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Language and short-term memory: The role of perceptual-motor affordance

Macken, Bill ORCID:, Taylor, John C. and Jones, Dylan M. ORCID: 2014. Language and short-term memory: The role of perceptual-motor affordance. Journal of Experimental Psychology: Learning, Memory, and Cognition 40 (5) , pp. 1257-1270. 10.1037/a0036845

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The advantage for real words over nonwords in serial recall — the lexicality effect — is typically attributed to support for item-level phonology, either via redintegration, whereby partially degraded short-term traces are “cleaned up” via support from long-term representations of the phonological material or via the more robust temporary activation of long-term lexical phonological knowledge that derives from its combination with established lexical and semantic levels of representation. The much smaller effect of lexicality in serial recognition, where the items are re-presented in the recognition cue, is attributed either to the minimal role for redintegration from long-term memory or to the minimal role for item memory itself in such retrieval conditions. We show that the reduced lexicality effect in serial recognition is not a function of the retrieval conditions, but rather because previous demonstrations have used auditory presentation, and we demonstrate a robust lexicality effect for visual serial recognition in a setting where auditory presentation produces no such effect. Furthermore, this effect is abolished under conditions of articulatory suppression. We argue that linguistic knowledge affects the readiness with which verbal material is segmentally recoded via speech motor processes that support rehearsal and therefore affects tasks that involve recoding. On the other hand, auditory perceptual organization affords sequence matching in the absence of such a requirement for segmental recoding and therefore does not show such effects of linguistic knowledge.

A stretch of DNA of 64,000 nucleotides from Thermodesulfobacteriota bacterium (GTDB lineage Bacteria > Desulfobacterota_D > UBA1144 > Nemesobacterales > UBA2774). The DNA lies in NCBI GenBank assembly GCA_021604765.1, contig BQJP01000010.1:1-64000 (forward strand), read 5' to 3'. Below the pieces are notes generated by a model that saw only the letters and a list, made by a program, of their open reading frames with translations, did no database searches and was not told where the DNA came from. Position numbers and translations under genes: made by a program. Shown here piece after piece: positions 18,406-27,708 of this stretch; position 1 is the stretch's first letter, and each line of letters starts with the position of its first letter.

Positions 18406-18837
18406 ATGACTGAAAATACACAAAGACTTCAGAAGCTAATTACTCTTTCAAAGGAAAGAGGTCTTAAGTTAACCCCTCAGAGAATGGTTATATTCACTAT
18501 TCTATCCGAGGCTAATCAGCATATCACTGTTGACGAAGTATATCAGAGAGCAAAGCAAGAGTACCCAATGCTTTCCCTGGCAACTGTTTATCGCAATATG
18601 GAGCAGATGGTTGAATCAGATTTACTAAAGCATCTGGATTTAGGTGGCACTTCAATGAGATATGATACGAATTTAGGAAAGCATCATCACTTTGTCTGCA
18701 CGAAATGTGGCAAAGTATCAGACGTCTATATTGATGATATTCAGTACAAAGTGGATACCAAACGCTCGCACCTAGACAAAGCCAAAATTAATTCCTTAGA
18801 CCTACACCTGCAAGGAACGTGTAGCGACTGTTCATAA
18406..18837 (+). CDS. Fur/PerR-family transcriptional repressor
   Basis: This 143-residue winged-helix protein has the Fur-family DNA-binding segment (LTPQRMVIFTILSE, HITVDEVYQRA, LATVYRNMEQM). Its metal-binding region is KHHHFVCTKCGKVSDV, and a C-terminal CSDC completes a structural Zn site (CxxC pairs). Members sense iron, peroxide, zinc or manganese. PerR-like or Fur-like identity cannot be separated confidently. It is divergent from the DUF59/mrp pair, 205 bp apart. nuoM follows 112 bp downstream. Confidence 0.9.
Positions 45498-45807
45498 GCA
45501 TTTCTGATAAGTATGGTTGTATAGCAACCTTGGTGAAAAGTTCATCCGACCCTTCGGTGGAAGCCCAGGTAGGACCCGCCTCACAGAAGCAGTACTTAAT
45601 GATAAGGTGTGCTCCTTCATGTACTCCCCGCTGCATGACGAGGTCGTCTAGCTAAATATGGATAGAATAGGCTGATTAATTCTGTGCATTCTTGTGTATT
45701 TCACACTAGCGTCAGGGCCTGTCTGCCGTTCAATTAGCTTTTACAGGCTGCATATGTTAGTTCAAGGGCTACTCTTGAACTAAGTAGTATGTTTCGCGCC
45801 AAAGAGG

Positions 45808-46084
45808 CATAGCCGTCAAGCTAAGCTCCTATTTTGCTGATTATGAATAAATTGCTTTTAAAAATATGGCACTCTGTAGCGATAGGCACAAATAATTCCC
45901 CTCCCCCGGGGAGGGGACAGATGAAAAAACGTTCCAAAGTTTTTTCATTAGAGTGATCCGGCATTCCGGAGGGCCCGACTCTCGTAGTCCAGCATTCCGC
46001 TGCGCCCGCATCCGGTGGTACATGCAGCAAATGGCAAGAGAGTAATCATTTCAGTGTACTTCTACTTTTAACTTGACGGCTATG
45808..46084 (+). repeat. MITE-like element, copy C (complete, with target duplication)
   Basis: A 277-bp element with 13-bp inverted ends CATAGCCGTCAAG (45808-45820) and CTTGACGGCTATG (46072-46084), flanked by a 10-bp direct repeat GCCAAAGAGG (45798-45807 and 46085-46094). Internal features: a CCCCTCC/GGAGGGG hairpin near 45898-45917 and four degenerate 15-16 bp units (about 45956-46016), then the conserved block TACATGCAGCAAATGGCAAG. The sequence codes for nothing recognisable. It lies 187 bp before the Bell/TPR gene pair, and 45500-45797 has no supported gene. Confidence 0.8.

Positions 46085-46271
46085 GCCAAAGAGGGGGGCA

Item Type: Article
Date Type: Publication
Status: Published
Schools: Psychology
Subjects: B Philosophy. Psychology. Religion > BF Psychology
R Medicine > RC Internal medicine > RC0321 Neuroscience. Biological psychiatry. Neuropsychiatry
Uncontrolled Keywords: lexicality effect, redintegration, auditory perception, articulatory fluency, modality
Additional Information: This is an open access article under the terms of the CC-BY license.
Publisher: American Psychological Association
ISSN: 0278-7393
Funders: ESRC
Date of First Compliant Deposit: 30 March 2016
Date of Acceptance: 27 March 2014
Last Modified: 25 Oct 2022 09:35

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